Non-Attorneys Are Held to the Same Standards as Attorneys
There have been two recent En Banc decisions issued by the WCAB regarding the suspension of privileges of 2 separate hearing representatives, specifically lien representatives, which suspended their privileges of appearing for any party before any WCAB. The suspensions ultimately are for failure to pony up sanctions that had been levied against the representatives. While that may seem like “shame on you,” on its face, you have to look at the underlying cause for the sanctions as well.
In the case against Javier Jimenez, Jimenez had been sanctioned several times, curiously by the same Judge. However the basis for those sanctions were pretty much along the same line of reasoning; being unprepared or pursuing non-meritorious claims that cause unnecessary delays in the proceedings. I have written blogs and conducted webinars on the topic of being prepared, which starts with the clients. If the providers don’t arm their representatives with documentation, the evidence to carry their burden of proof, then the expectation of them attending a hearing on the provider’s behalf and being prepared is a nullity.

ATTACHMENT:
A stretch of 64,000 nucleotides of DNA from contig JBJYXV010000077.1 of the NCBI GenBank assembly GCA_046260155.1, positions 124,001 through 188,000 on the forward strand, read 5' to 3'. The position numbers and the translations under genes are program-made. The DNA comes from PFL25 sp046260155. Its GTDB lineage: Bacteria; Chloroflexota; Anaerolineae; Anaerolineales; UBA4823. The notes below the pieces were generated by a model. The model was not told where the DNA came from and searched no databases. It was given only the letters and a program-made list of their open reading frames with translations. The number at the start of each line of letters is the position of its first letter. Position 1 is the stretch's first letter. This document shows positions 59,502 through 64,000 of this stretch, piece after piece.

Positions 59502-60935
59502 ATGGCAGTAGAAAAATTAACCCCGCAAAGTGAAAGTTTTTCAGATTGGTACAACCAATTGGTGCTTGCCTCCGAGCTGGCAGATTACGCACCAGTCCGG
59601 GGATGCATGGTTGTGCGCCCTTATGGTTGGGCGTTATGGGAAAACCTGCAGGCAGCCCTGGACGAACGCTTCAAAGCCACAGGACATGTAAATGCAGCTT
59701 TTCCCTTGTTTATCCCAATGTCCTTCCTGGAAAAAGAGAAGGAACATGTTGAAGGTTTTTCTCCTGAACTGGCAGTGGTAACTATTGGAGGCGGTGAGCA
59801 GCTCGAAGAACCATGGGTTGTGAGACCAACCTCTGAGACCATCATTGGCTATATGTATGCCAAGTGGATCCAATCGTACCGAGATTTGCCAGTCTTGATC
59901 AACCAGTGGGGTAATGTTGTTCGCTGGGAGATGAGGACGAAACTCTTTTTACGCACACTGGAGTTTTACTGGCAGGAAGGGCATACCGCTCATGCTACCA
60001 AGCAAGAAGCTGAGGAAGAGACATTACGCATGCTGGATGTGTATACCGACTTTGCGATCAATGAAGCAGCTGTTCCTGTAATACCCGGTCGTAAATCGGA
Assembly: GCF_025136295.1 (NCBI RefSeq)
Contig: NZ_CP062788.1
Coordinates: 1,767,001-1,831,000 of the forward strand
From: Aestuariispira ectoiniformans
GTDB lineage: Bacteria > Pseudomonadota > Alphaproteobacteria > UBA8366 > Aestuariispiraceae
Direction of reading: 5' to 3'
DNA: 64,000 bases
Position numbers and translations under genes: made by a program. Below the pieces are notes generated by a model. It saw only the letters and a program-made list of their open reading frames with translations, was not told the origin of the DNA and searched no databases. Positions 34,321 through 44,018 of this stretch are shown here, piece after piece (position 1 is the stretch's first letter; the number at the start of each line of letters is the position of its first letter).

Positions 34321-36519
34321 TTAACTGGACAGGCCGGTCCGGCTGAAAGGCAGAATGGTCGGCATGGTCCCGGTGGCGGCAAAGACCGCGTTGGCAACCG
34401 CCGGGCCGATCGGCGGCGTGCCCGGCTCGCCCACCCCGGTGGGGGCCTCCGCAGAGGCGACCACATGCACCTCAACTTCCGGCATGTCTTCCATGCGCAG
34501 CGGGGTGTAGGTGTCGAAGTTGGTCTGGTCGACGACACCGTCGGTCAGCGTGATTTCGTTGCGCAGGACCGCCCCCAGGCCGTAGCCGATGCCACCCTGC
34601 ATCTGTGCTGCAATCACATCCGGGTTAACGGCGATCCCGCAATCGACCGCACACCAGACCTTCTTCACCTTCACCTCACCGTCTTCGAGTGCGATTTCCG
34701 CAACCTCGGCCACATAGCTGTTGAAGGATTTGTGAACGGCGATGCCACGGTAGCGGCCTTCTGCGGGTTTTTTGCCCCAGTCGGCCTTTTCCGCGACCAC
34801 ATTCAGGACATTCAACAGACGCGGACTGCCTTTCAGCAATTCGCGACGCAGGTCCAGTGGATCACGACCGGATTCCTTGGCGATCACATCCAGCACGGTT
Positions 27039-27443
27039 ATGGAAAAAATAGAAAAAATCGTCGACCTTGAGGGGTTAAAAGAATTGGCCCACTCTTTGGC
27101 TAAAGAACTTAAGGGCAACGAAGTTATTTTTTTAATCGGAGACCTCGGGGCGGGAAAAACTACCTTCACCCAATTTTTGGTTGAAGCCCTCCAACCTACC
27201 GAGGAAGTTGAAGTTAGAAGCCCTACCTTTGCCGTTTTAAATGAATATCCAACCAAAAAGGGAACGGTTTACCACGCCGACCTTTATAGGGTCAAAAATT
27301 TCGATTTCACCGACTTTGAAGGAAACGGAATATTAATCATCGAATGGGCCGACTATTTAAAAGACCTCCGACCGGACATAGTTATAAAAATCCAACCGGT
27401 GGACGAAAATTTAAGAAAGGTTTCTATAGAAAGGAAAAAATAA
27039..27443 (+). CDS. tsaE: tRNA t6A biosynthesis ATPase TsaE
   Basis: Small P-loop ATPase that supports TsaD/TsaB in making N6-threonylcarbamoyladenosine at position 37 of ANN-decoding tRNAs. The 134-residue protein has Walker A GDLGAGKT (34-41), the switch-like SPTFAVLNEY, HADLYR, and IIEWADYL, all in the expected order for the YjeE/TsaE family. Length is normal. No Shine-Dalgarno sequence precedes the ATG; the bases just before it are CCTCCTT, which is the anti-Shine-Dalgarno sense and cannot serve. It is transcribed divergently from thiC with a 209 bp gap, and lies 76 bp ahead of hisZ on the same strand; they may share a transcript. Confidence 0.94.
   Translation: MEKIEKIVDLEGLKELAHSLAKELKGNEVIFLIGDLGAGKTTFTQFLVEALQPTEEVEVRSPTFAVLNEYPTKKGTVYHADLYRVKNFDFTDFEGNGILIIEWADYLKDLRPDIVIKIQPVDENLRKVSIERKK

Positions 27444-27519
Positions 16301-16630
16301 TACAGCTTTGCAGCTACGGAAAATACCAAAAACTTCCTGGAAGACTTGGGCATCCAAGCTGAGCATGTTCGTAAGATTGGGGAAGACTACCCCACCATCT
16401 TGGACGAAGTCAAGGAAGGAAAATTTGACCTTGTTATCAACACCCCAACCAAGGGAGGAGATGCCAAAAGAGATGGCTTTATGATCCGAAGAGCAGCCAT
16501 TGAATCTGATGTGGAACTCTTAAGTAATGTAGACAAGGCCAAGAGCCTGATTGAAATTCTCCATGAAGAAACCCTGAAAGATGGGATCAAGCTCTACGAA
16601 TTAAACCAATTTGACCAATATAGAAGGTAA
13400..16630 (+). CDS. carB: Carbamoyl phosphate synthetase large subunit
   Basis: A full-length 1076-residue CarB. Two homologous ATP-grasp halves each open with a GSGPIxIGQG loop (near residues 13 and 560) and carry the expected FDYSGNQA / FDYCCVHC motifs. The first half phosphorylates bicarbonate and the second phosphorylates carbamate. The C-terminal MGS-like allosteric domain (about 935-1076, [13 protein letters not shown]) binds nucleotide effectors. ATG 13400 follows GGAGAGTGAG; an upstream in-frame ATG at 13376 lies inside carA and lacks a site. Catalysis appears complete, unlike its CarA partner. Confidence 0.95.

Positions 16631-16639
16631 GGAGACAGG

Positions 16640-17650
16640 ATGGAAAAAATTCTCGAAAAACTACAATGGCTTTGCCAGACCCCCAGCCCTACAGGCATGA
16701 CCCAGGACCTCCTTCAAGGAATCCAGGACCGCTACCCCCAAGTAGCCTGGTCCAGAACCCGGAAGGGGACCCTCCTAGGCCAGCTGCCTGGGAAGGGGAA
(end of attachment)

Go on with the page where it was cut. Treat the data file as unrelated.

It is no mystery that the old school game of pushing for further hearings or trials with the hopes of getting more money is no longer a viable approach as outlined in another En Banc decision from 2012 Tito Torres v. AJC Sandblasting. The important thing to keep in mind in regards to sanctions against hearing reps is the sanctions were not only imposed on the rep, but also the providers which they represent. Additionally, lien representatives operate at the instruction of their clients. So when the lien rep calls their client and tells them what the issues are, what the risk is, as well as any advice and the client doesn’t want to hear it or follow any advice and continue to move forward, it is not only at their own peril but also the peril of the representative as well as their professional reputation. The safeguard they have is that the rep is whose privilege could possibly be suspended and not the provider. The rep didn’t file the lien or gather the documents in the providers file, yet they are the last line of defense and when at the WCAB, when the documentary evidence is not there to validate your claim, it is the rep who feels the wrath of a Judge.